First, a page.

HC Deb 29 March 1870 vol 200 cc858-72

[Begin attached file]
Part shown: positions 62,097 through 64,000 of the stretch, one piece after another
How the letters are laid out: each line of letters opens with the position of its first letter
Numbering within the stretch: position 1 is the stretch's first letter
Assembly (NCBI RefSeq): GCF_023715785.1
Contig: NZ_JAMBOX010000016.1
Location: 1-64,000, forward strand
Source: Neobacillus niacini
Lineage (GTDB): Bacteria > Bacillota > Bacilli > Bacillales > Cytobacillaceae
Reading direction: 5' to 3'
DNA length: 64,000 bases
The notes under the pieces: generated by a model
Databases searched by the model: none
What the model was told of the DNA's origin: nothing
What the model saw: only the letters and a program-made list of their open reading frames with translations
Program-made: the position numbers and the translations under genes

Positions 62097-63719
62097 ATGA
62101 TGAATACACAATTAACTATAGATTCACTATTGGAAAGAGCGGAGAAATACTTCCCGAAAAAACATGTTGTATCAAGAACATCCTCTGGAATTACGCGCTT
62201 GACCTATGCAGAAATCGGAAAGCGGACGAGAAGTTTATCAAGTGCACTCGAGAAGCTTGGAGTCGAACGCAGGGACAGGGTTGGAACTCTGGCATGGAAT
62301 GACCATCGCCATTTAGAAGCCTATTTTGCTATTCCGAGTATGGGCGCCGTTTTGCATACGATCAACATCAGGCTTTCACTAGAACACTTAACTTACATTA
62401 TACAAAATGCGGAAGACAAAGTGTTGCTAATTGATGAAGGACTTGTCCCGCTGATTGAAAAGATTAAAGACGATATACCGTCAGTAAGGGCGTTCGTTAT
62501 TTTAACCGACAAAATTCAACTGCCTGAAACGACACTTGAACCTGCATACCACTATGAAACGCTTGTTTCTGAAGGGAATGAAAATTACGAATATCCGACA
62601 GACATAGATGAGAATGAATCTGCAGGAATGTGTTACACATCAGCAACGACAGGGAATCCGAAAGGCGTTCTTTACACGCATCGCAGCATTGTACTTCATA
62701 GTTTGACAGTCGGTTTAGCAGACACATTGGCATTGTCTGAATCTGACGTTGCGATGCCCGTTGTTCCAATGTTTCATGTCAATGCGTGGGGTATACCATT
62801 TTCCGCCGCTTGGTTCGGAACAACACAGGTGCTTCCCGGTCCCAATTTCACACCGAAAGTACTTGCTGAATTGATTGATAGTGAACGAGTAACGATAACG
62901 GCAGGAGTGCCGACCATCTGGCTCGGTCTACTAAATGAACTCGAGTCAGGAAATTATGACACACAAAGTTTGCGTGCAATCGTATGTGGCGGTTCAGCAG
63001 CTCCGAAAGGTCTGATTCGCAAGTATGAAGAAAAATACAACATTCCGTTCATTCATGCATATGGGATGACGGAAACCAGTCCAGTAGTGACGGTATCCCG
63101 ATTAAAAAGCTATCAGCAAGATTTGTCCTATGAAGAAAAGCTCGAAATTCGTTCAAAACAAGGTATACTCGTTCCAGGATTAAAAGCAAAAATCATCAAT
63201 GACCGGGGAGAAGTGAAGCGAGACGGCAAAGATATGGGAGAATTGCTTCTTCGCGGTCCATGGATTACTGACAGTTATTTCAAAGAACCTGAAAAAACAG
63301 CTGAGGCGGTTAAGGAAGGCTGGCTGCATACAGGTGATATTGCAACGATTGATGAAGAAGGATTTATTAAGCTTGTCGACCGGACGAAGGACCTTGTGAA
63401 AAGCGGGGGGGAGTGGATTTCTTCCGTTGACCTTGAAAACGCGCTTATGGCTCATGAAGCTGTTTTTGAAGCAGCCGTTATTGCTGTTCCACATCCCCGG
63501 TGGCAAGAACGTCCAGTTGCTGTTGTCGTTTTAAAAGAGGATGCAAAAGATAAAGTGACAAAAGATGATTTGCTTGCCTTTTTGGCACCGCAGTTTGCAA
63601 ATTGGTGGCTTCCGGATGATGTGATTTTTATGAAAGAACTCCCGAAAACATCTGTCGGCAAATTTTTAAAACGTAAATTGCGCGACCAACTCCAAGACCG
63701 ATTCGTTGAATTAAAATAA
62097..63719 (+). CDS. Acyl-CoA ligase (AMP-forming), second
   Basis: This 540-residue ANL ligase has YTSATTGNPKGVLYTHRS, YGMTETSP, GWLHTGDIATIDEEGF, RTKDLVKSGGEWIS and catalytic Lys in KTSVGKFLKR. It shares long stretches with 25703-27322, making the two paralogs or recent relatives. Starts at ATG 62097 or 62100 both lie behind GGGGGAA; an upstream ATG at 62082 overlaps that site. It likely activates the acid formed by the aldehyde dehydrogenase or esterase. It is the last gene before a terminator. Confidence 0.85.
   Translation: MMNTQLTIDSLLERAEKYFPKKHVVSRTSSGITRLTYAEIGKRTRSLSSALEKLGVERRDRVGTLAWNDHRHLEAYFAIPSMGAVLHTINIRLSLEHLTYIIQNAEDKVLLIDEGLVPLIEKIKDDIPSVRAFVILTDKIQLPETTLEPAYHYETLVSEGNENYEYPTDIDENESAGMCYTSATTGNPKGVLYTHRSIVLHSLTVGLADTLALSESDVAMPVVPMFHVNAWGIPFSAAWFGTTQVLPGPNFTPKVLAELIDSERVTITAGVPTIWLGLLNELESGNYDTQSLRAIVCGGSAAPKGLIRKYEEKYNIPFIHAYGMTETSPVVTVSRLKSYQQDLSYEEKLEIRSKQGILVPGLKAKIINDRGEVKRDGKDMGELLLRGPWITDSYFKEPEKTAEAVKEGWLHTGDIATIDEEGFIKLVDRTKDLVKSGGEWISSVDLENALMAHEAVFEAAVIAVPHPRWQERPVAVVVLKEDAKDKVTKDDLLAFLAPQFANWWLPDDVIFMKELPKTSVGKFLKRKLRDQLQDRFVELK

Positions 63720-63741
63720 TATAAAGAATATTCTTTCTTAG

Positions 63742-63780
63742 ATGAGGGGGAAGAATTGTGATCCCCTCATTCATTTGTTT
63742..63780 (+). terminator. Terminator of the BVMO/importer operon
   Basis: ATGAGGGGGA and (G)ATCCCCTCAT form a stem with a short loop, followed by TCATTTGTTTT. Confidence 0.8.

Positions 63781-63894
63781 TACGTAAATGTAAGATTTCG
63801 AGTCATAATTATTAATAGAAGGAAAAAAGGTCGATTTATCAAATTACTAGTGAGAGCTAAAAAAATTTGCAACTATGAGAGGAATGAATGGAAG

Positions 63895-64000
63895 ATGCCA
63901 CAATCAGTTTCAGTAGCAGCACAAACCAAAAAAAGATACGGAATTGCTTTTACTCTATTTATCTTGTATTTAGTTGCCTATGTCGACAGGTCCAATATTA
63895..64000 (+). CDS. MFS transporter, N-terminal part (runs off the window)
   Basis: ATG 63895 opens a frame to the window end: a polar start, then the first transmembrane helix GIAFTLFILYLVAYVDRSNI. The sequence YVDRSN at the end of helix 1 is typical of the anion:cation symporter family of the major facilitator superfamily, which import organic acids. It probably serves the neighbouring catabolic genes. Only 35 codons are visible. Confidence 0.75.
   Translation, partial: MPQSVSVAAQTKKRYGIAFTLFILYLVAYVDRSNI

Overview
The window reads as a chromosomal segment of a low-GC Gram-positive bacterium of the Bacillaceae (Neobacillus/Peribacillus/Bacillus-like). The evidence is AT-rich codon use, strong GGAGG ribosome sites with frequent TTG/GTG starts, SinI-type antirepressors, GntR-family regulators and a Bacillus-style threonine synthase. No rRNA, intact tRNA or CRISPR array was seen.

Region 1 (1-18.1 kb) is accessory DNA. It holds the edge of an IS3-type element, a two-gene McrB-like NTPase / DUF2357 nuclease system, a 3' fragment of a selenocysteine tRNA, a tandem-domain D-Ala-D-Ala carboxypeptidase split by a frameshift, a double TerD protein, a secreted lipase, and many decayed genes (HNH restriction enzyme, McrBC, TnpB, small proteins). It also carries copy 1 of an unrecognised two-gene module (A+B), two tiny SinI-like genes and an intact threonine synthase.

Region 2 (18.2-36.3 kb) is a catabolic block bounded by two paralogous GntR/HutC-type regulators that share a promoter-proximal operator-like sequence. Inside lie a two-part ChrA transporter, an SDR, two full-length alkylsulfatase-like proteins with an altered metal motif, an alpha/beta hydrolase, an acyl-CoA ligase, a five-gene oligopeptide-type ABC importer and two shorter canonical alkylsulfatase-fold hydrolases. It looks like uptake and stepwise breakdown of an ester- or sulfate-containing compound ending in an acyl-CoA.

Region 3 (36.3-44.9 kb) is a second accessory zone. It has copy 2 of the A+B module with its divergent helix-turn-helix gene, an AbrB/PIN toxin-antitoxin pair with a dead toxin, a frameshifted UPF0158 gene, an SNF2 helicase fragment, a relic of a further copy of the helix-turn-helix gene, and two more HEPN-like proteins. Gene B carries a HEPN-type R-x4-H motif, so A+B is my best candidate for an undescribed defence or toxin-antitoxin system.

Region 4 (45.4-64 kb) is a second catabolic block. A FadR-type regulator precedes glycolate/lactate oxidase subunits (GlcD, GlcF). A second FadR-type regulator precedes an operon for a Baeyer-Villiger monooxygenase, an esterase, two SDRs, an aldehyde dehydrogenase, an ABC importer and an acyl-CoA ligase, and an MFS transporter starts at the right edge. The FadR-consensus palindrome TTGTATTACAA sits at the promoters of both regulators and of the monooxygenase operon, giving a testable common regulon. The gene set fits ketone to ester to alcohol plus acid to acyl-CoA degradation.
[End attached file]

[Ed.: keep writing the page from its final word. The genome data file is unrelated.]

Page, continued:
rose to call attention to the hardship and injustice inflicted on the Ratepayers of certain parishes by the present system of partial abolition of Turnpikes, and to move a Resolution on the subject. The hon. Baronet said, that the grievance to which his Motion referred had been so often and so fully debated that he would not weary the House with going over the old ground. It was a subject upon which numerous Committees had sat, and upon which many valuable Reports had been drawn up. He need not travel into those Reports, for they were familiar to the House, and, at all events, were easily accessible to those who wished to consult them, and it was a remarkable fact that they all concurred in the opinion as to the expediency of the abolition of toll-gates. His sole object at present was to state the grievance which was inflicted upon parishes of providing the cost of maintaining the turnpike roads of which the trusts had expired. In the month of October, in the year 1866, the question was, for a second time, brought by him under the notice of the quarter sessions of his own county, Gloucestershire, and the following resolution, moved by the Earl of Ellen-borough, and seconded by the Earl of Ducie, was unanimously passed:— That having taken into consideration the grievance arising from the present management of the roads and the expense that will be thrown upon certain parishes by the partial and immediate abolition of tolls in certain districts, we respectfully desire to press upon the Government the necessity of giving their attention to the whole subject, with the view of submitting to Parliament some wise and general scheme of abolishing tolls. Since that year another Committee had sat upon the subject of toll abolition, and in their Report they acknowledged the hardship of the case he was submitting to the House. That Committee were of opinion—and he shared their belief to the full—that as the diminution of tolls and a consequent divergence of traffic increased, the evil of which he was complaining also increased, and the means for meeting it diminished. Furthermore, the Committee were of opinion, that although the present turnpike system was arbitrary and unsatisfactory, still, in the present state of the highway laws, to abolish turnpike tolls until the trusts became free from debt would only be throwing a new and heavier burden upon the parishes that were to maintain the roads, unless some legislation took place which would adequately and fairly provide for the payment of the charges for which the individual parishes through which such turnpike roads passed would now alone be liable. What he wished specially to impress upon the House was, that a very great evil was caused by the partial abolition of tolls. It was quite impossible to reimpose tolls that were once taken off. It was equally idle to expect to remove the evil by a gradual decrease. If the grievance was to be removed at all it must be by a total and simultaneous abolition of all tolls; because unless they could reimpose all turnpike tolls that had been taken off—and to do which was of course utterly out of the question—they could not hope to go back upon or diminish the evil. In the year 1868 the hon. Gentleman the Under Secretary of State for the Home Department (Mr. Knatchbull-Hugessen) wrote a letter upon this subject, which so completely expressed his own views, that he would read from it one or two sentences. That hon. Gentleman said— If no legislation takes place within the next twelve years, the great majority of the trust Acts will have expired, and unless renewed at great expense, the trusts will come to an end, and the repairing of the roads will fall upon the individual parishes in which the roads happen to be situated. …. Within the last eight years a great many Acts have expired every year which has tended further to complicate the system, and the promoters of the present Bill believe that the time has come when a general measure to provide for the gradual abolition of turnpike trusts upon an equitable principle should be introduced. Those opinions were expressed by the hon. Gentleman when he was in Opposition; and he (Sir George Jenkinson) now begged to ask how it was, seeing that the hon. Gentleman was now a Member of the Government, that no legislation had been attempted to remedy the evils complained of? He was quite aware, in the present circumstances of Ireland, that it was a very difficult thing to hope for any legislation upon an English subject, more especially if it related to agriculture; but, at the same time, he could not help expressing the opinion that the time had come for the question to be taken up. He would briefly explain the manner in which the grievance he was talking of pressed most harshly. One highway district in his own county was made up of thirteen parishes, and there were twenty-four miles of turnpike road, which fell only upon certain parishes of the district. Only seven of the parishes out of the thirteen, in fact, actually paid for the maintenance of these roads, at a yearly aggregate expense of £584 10s., which increased their rates to the extent of 1s. 6¼d. in the aggregate or 2½d. in the pound upon the rates of each. That, it would be admitted, was a very hard case, for there were six parishes which also used the roads that paid nothing towards their repair. That was one strong reason why he anxiously desired to see an alteration of the present system. Complaints were made that the Turnpike Act did not work well; but the reason of that was that the application of the Act was partial instead of universal. Failure was the fate of all permissive legislation. As long as men—and especially farmers, knew that a law was absolute and must be adhered to they obeyed it; but if they knew the law was permissive they would not fulfil what they disliked. One word with respect to the working of the Highways Act. It appeared that 208 districts had reported favourably respecting its working, ninety-nine had reported un-favourably; thirteen had been formed too recently to give an opinion; and twenty-one had given in no report at all. It was, therefore, unfair to say that this Act had not worked well, seeing that so large a preponderance of districts had reported in its favour. The surveyor of his own district referring to the working of this Act said, with reference to the expense, that that included £120 for improvements, of which five-sixths would never have been effected under the old system, and had been forced upon the parishes in the interests of the public generally. He considered that was good testimony in favour of the Highways Act. Good roads were a great desideratum, and the highway boards had increased the goodness of the roads, although it was true that they had also increased the expense. He might be asked what remedy he would propose. He would propose something like the following:—Wherever the Highway s Act is in operation, and wherever within such a district the cost of maintaining any turnpike road of which the trust is extinguished has been thrown or may be thrown upon a particular parish through which it passes, the expense of maintaining such a turnpike road shall be borne by a rate to be paid proportionately by a common charge upon all the parishes within the district, instead of by the parish through which the road passes. He had not inserted such a proposal as this in the Resolution he had moved lest it might not be agreed to; but he thought that anything which would make the adoption of the Highways Act more universal would in itself be useful. He believed that the remedy he proposed would do more than any- thing else to reconcile the country classes generally to the Highways Act if they saw that the Act would make the expense of turnpike roads of which the trusts and tolls might be a bolished, would fall equally upon the whole district, instead of upon the particular parish through which such turnpike road passed. Another point which he wished to impress upon the House was the excessive partiality which trusts out of debt seemed to have for amalgamating with trusts that were heavily in debt. In his own district, for instance, there were, as he had stated, twenty-four miles of road to maintain. But on the other side of the turnpike road between them and the railway was a trust which was entirely free from debt. Now the one that was out of debt, for the purpose of keeping up the staff of the trust, actually amalgamated with another trust which was £2,000 in debt. He called that nothing else than robbery of the ratepayers of the parishes which had already paid off their debt. That was one part of the subject demanding the most careful consideration. He should have no objection to see the county made the area on which to place the cost of the highways, and with respect to a proposal previously made by him to place a portion of the cost for the maintenance of the turnpike roads and for the payment of the debt on the Consolidated Fund, though he agreed in a remark which had been made regarding it, to the effect that it was easy to apply to the Consolidated. Fund, but not so easy to get the application attended to; still, he conceived that after turnpike roads had been made to their present extent, and used in days past for Imperial purposes, some slight assistance might be afforded from the Consolidated Fund as to the future maintenance of those turnpike roads—with regard to their present width—and looking to them as the main arteries of the road communications of the country. He would not meddle with this point, however, because it was mixed up with the larger question of local taxation. But he would urge the Government to consider the very great grievance which he had brought under their notice, and to provide some machinery for relieving particular parishes through which turnpike roads passed from the whole cost of maintaining them, while other parishes, equally benefited by them, paid nothing. He trusted the Government would take a favourable view of what he had urged. The hon. Baronet concluded by moving his Resolution.